March 19, 2013 |
Three jobs are open at Rodon Group, the plastic-parts manufacturer in Hatfield. But CEO Michael Araten isn't sweating it. Rodon works with local community colleges to make sure students - the firm's prospective employees - get the math and computer skills they need to work at the company making plastic parts for products such as bed frames and machinery. "We're willing to look at non-traditional methods," Araten said. Companies across the country have been working short-handed because it's hard to find workers with the skills they need.
September 2, 1989 |
A serious shortage of skilled workers and a surplus of unskilled imperil economic growth, according to a report presented to Labor Secretary Elizabeth Dole yesterday. With a slap at American educators, businesses and parents, the Commission on Workforce Quality and Labor Market Efficiency's report outlines steps to upgrade what it said was the nation's woefully inadequate workforce. "Increased demand for highly skilled workers, combined with an aging workforce, has already created shortages of skilled workers (that are)
June 22, 1987 |
The Pennsylvania Shipbuilding Co. is sending recruiters to Baltimore, Md., and Norfolk, Va., today to hire skilled workers to complete work on four U.S. Navy contracts worth $420 million. "We're at the production stage on these contracts, and we need 300 first class, or journeymen, shipfitters, pipefitters, welders and electricians," said Jim Nealis, vice president of human resources for Pennsylvania Shipbuilding, in Chester, Delaware County. Nealis said the company, which employs nearly 1,800, has contracts to build four 677.5-foot oilers that will be used to supply U.S. Navy destroyers and aircraft carriers while they are at sea. The first oiler is scheduled for delivery in March 1989 and the last in 1991.
October 30, 2011 |
Textiles, once a signature craft of Philadelphia industry, teeters on the brink of extinction, with 178 companies left in a city that once housed many times that. There are hopes of sustaining the sector - mainly by connecting it with a younger generation of more design-oriented artisans. But to do so, the textile-manufacturing sector must overcome a daunting calculus: Are enough skilled workers available in the Philadelphia area to keep the existing companies alive long enough for the young entrepreneurs to grow enough business and expertise to sustain them?
May 19, 1991 |
Despite high unemployment and a national recession, Chester County businesses remain in dire need of skilled workers. The problem, business executives say, is that teenagers are encouraged to get college degrees at the expense of the trade professions. Because not all students are college-bound, educators should be doing a better job of informing students about the trades as a career option, said Gary Smith, director of the Business and Industry Chamber of Chester County. To help, Smith's group, along with two other groups, has come up with a plan to target students early - in the eighth grade.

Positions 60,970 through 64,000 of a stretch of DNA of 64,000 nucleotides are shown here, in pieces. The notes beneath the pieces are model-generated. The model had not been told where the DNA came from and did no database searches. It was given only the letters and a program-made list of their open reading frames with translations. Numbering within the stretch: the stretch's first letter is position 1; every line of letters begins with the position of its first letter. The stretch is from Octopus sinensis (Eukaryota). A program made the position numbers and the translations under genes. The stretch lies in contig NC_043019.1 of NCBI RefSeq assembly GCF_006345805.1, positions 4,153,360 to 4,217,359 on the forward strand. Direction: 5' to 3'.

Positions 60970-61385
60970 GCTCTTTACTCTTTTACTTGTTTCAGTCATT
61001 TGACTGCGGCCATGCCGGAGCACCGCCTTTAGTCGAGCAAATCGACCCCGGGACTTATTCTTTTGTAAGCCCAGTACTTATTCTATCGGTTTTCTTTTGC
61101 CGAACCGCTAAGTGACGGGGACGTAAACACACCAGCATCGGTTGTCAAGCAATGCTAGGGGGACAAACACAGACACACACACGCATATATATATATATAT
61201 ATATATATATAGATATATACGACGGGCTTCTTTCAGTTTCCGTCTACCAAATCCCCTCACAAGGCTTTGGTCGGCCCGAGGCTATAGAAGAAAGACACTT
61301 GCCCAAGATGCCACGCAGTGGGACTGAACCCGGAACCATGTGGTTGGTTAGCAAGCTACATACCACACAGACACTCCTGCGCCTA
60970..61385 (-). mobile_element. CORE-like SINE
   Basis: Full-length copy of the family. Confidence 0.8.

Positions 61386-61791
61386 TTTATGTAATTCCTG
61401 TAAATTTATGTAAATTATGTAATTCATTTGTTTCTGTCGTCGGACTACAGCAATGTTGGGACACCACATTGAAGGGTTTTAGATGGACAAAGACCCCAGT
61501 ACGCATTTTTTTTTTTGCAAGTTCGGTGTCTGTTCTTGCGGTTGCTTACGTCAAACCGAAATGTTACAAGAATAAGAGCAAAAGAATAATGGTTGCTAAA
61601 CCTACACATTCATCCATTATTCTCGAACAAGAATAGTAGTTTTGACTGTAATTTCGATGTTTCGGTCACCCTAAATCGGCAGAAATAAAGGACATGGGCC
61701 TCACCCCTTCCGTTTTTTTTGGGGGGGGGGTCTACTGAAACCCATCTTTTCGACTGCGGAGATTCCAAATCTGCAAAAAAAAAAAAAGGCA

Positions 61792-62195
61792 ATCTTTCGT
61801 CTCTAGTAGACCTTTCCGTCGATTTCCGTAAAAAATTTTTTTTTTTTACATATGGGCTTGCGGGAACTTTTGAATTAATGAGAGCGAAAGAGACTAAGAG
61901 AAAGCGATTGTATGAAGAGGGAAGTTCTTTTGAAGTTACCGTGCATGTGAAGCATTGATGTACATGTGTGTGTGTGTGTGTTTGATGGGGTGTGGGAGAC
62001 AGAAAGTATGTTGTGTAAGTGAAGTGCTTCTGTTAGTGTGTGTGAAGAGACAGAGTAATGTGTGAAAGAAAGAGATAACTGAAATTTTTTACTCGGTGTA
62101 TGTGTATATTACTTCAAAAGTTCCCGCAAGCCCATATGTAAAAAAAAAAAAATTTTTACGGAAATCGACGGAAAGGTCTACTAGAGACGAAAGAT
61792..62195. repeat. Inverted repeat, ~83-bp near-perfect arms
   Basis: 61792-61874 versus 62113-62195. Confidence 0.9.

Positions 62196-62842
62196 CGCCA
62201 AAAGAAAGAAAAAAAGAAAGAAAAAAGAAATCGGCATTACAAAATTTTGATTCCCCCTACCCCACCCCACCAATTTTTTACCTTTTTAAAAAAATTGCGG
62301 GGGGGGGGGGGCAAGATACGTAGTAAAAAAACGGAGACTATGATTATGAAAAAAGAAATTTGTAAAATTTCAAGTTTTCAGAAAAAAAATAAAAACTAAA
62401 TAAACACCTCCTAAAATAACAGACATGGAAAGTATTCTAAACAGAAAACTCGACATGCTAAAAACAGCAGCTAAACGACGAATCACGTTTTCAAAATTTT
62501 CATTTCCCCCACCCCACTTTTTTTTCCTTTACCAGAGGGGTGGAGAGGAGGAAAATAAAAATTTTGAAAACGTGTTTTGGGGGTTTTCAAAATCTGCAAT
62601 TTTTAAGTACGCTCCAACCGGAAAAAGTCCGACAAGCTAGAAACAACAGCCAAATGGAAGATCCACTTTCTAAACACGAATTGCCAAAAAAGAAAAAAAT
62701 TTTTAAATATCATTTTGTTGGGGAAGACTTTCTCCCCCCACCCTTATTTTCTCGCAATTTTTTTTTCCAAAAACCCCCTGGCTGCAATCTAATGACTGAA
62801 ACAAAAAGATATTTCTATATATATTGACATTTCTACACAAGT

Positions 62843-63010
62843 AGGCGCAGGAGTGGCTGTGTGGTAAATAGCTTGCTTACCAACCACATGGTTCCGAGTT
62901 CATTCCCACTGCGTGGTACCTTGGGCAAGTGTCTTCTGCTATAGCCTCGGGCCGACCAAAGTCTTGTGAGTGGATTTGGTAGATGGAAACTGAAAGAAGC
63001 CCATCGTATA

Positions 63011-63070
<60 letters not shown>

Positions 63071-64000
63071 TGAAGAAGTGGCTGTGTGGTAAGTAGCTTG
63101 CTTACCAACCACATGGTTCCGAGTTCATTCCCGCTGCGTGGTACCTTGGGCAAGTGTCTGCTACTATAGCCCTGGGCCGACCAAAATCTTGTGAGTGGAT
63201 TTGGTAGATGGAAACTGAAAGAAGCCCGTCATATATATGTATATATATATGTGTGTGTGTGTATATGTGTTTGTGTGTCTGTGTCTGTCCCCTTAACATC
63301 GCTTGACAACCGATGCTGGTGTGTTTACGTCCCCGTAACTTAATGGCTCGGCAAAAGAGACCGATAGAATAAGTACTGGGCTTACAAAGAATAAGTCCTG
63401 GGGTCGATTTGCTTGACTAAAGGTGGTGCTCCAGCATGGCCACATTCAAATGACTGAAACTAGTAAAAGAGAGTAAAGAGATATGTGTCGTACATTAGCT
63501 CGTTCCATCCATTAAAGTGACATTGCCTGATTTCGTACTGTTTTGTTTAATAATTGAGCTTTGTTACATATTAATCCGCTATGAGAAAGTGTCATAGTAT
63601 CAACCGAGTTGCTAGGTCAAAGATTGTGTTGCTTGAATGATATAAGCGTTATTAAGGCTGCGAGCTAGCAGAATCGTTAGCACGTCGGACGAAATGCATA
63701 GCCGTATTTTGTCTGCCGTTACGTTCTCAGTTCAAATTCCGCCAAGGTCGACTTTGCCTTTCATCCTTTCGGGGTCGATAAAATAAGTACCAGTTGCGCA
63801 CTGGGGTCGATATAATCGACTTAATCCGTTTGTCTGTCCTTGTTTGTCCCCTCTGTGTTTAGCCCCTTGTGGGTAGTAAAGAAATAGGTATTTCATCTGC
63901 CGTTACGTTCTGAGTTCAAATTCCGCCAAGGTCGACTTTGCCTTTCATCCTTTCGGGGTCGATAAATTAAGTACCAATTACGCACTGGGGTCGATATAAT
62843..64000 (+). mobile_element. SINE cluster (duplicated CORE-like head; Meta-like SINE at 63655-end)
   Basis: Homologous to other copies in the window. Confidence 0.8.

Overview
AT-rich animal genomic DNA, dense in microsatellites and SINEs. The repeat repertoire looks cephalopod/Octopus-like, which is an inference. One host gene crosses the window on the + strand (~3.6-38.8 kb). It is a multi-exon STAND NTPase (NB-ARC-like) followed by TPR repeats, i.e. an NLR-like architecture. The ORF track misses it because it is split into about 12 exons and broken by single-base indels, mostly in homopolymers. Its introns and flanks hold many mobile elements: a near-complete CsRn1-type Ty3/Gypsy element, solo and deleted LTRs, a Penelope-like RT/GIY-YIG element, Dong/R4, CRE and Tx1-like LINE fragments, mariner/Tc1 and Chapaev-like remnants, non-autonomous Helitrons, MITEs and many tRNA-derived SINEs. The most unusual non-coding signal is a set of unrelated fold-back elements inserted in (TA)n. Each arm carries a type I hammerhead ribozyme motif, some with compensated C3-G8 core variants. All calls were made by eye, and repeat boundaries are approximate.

November 30, 1989 |
After rejecting four contract offers in the last five months, workers on the high-speed commuter line operated by the Port Authority Transportation Corp. yesterday ratified a new agreement that gives raises totaling 21.2 percent over three years. The contract, approved overwhelmingly in a meeting at the headquarters of Teamsters Local 676 in Collingswood, helps narrow the wage gap between employees at PATCO, a branch of the Delaware Valley Port Authority, and workers on port authority bridges, said Dennis Moore, a spokesman for Local 676 vice president John Jackson, chief negotiator of the contract.
April 3, 1997 |
The chiefs of more than 200 major technological companies pledged yesterday to use their clout to push educators to adopt voluntary national tests aimed at building a stronger educational system. The executives, who gathered here to endorse President Clinton's proposal to establish national testing standards for fourth and eighth graders, said U.S. schools were failing to provide enough skilled workers to fill thousands of high-tech jobs. Without skilled workers, they warned, American leadership in technology, and the economic growth that it brings, is threatened.
April 15, 1996 |
The meeting was billed as a chance for area residents to learn about the job openings and supply contracts that will be available when the new 640-bed medium-security state prison opens its doors here in June 1997. State Rep. Thaddeus Kirkland (D., Delaware) told about 80 citizens at the Deshong Museum Thursday night, "We want to make sure we are prepared and first in line when opportunities open up. " But many in the audience wanted to ask Kirkland and a complement of state Department of Correction officials about more immediate job prospects.
May 20, 1991 |
The announcement that the Philadelphia Navy Yard will probably close within the next few years set off an outcry of alarm and protest. At least 7,700 jobs would be lost at the Yard and total closing could impact as many as 29,000 jobs in the area. The local economy would be devastated and it brings little comfort to know that similar scenarios are being faced in many communities across the country. The recently announced base closings do not imply a lessening of our commitment to the military but are part of the changes needed to move us toward an era of greater dependence on "smart" (and ultra-expensive)